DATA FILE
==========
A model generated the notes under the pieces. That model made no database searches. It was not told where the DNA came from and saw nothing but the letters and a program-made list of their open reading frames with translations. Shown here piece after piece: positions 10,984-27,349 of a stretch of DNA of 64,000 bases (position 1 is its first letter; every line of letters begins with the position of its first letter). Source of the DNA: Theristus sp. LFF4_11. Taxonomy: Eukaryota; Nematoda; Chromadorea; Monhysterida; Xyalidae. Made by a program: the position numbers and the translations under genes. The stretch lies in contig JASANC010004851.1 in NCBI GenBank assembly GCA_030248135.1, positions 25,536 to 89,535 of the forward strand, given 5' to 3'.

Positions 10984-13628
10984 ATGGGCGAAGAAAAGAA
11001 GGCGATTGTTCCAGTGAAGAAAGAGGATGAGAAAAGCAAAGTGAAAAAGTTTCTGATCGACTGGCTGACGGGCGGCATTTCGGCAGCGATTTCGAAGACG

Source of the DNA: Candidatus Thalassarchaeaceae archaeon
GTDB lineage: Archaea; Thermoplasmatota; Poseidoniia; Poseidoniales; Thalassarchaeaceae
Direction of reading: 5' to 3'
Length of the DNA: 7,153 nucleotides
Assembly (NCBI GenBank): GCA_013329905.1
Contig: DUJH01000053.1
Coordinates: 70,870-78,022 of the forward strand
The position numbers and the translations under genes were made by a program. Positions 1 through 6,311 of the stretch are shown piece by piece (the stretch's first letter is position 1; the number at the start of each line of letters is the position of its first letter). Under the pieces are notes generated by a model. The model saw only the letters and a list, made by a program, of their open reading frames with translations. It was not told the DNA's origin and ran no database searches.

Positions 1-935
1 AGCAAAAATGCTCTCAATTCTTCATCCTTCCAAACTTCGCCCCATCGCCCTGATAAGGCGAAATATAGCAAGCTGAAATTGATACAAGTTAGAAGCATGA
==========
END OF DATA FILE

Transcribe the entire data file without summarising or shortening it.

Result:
A model generated the notes under the pieces. That model made no database searches. It was not told where the DNA came from and saw nothing but the letters and a program-made list of their open reading frames with translations. Shown here piece after piece: positions 10,984-27,349 of a stretch of DNA of 64,000 bases (position 1 is its first letter; every line of letters begins with the position of its first letter). Source of the DNA: Theristus sp. LFF4_11. Taxonomy: Eukaryota; Nematoda; Chromadorea; Monhysterida; Xyalidae. Made by a program: the position numbers and the translations under genes. The stretch lies in contig JASANC010004851.1 in NCBI GenBank assembly GCA_030248135.1, positions 25,536 to 89,535 of the forward strand, given 5' to 3'.

Positions 10984-13628
10984 ATGGGCGAAGAAAAGAA
11001 GGCGATTGTTCCAGTGAAGAAAGAGGATGAGAAAAGCAAAGTGAAAAAGTTTCTGATCGACTGGCTGACGGGCGGCATTTCGGCAGCGATTTCGAAGACG

Source of the DNA: Candidatus Thalassarchaeaceae archaeon
GTDB lineage: Archaea; Thermoplasmatota; Poseidoniia; Poseidoniales; Thalassarchaeaceae
Direction of reading: 5' to 3'
Length of the DNA: 7,153 nucleotides
Assembly (NCBI GenBank): GCA_013329905.1
Contig: DUJH01000053.1
Coordinates: 70,870-78,022 of the forward strand
The position numbers and the translations under genes were made by a program. Positions 1 through 6,311 of the stretch are shown piece by piece (the stretch's first letter is position 1; the number at the start of each line of letters is the position of its first letter). Under the pieces are notes generated by a model. The model saw only the letters and a list, made by a program, of their open reading frames with translations. It was not told the DNA's origin and ran no database searches.

Positions 1-935
1 AGCAAAAATGCTCTCAATTCTTCATCCTTCCAAACTTCGCCCCATCGCCCTGATAAGGCGAAATATAGCAAGCTGAAATTGATACAAGTTAGAAGCATGA